ANSWERS: 1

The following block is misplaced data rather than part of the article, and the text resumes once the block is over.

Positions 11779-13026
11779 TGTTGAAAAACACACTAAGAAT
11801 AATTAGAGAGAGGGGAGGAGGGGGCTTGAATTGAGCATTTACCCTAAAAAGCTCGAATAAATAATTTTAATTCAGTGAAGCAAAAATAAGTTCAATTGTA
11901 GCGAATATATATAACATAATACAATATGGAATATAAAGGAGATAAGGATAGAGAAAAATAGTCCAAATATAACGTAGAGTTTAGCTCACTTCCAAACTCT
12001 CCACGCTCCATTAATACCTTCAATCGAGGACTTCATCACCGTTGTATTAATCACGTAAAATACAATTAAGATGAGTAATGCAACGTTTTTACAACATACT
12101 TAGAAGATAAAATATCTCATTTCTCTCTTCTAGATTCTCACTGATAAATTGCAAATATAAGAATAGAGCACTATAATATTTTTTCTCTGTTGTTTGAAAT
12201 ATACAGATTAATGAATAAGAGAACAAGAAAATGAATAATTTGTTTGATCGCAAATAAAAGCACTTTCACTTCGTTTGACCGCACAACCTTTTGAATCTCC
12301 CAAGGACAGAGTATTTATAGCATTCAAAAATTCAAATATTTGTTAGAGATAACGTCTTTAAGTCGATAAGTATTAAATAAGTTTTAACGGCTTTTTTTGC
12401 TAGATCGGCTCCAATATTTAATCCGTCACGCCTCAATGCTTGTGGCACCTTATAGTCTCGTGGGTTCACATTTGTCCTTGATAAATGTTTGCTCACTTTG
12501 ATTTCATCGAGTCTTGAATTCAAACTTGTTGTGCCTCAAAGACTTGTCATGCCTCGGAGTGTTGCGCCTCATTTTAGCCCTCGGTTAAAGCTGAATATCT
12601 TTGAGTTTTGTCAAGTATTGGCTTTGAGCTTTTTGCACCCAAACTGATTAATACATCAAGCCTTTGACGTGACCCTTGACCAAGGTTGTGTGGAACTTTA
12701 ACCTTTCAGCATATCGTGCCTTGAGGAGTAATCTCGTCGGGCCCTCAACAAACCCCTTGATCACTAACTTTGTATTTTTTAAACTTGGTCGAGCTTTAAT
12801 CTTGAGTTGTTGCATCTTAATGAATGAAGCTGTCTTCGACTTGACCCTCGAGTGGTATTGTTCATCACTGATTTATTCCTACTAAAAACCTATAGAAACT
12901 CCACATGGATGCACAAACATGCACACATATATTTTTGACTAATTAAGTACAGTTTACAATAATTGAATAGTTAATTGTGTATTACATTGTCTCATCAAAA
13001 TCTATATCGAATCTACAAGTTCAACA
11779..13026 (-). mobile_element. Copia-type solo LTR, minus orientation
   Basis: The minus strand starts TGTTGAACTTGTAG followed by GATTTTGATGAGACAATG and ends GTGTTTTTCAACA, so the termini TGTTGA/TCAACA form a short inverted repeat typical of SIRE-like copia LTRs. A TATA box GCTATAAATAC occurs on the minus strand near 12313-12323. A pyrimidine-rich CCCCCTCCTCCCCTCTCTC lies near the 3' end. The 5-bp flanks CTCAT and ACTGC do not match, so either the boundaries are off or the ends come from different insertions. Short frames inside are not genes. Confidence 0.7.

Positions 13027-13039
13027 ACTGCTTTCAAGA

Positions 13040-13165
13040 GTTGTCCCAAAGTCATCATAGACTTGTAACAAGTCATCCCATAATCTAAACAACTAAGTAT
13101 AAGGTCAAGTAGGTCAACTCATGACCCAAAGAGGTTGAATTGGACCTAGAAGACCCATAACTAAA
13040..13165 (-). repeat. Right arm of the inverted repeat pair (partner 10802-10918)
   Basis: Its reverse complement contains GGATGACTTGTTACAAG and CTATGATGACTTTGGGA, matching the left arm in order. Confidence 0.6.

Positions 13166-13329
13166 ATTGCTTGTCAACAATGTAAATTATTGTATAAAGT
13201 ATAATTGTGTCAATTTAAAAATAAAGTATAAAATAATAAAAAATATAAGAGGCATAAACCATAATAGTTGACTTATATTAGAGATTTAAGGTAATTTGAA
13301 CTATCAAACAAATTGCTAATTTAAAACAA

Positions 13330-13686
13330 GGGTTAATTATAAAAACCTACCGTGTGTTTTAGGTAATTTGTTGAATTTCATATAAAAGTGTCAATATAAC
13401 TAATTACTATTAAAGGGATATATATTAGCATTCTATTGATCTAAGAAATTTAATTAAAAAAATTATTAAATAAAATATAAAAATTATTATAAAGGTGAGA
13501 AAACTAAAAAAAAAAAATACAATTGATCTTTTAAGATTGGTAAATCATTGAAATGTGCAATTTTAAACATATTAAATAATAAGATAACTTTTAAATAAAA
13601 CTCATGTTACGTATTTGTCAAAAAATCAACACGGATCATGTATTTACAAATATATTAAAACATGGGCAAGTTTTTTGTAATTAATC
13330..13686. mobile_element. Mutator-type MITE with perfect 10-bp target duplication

• Not really no. An abdominal hernia is when part of the gut either protrudes through the abdominal muscle wall (at the front of your tummy, i.e. where the six pack is found), and is called a direct hernia, or when it protrudes through the inguinal canal (running in a line about halfway between the upper bony bit of your hip on your side to just about your pubic area). Because the hernia is composed of gut, it is soft tissue and is radiolucent, that is X-rays can pass more or less stright through it. This is in contrast to bones, which are radioopaque and block X-rays, therefore showing up as white areas when the image has been made negative. Therefore, bones and other dense structures show up on X-rays but herniated gut probably will not. However you can use dyes that are swallowed such as barium, which pass into the gut and that will show up on X-ray. However this is not used to diagnose hernias because the amount of gut in the hernia may be very small, and because the gut may herniate but still be at the same level (i.e. height) as where it should be normally (and this changes from person to person as well), so is very unreliable. Most hernias are usually diagnosed by a simple matter of the doctor feeling the area of problem. In thoery, MRI and CT scans could show up hernias but these are far too time-consuming, expensive and a waste of resources for something as easy to diagnose as a hernia.

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